Here’s the latest CBD news:
On Thursday, Apr 8, a prominent Canada-based payment processor, Merrco, that specializes in cannabis and CBD business payments announced that they had officially launched their platform in the USA.
As Media Contact Nura Eston described in the press release issued by the company, “Merrco recognizes the complexity that financial services and banking, and specifically payment acceptance, hold for CBD operators … despite the legal nature of ancillary cannabis business in the U.S.”
As an ancillary cannabis business, meaning one that doesn’t interact with cannabis products directly (and is therefore subject to less stringent regulations), Merrco is looking to streamline business transactions for qualified CBD merchants in the USA while maintaining compliance with all federal and local rules and regulations.
The company has already been operating in Canada since 2016, and leadership is confident that this experience will allow for early successes as Merrco builds a foundation in the USA.
The bill that would fully legalize industrial hemp in Idaho, HB 126, has officially passed the Idaho Senate, meaning it’s now up for signing by the governor.
The legislative intent of HB 126 is to “allow production, processing, transportation, and research of industrial hemp in Idaho,” which requires the state to “assume primary regulatory authority” over industrial hemp legalization as federally permitted.
Idaho is the only state in the United States not to have legalized hemp production yet since the 2018 Farm Bill was passed.
Like the many states that legalized hemp before them, Idaho’s legislation package makes a clear distinction between marijuana and hemp.
If and when this bill goes into effect, hemp growers, consumers, and brands should have clearly delineated guidelines to regulate their interactions with hemp products.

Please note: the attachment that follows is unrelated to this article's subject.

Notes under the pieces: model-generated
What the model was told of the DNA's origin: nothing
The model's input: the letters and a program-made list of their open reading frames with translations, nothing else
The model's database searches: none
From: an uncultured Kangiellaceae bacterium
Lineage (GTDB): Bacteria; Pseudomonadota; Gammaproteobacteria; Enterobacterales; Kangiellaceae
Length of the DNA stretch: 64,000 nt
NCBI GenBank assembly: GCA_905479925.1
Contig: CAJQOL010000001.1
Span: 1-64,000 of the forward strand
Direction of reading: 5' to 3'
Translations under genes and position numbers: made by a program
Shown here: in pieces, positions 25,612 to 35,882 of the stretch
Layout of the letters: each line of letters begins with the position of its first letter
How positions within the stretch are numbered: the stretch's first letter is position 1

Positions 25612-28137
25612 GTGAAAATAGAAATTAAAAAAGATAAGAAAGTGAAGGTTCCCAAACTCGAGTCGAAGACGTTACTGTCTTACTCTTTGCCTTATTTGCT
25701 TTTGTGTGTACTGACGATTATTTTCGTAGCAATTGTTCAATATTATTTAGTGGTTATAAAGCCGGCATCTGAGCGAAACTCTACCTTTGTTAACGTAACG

The wave of backlash following a DEA Interim Final Ruling on hemp in August of last year saw its latest episode in the closing days of March, as House Agriculture Committee Chairman David Scott (D-GA) and House Appropriations Subcommittee on Agriculture Chairman Sanford Bishop (D-GA) sent a letter to Agricultural Secretary Tom Vilsack and Attorney General Merrick Garland warning of the impact of this ruling on hemp legality.
As of the DEA ruling, any product containing more than 0.3% THC, the federally defined cutoff for “industrial hemp,” is considered a Schedule-I substance, making it legally synonymous with marijuana in this case.
This technically makes a strong argument that the production of <0.3% THC hemp products by CBD brands is illegal, since the raw material is likely to contain a higher amount of THC.
In the letter, the writers explained that “Congress did not intend the 2018 Farm Bill to criminalize any stage of legal hemp processing, and we are concerned that hemp grown in compliance with a USDA-approved plan could receive undue scrutiny from the DEA….”
The writers then called for the recipients, who head the USDA and the Justice Department, to meet with them and industry stakeholders to work through this potentially problematic interpretation of hemp legislation.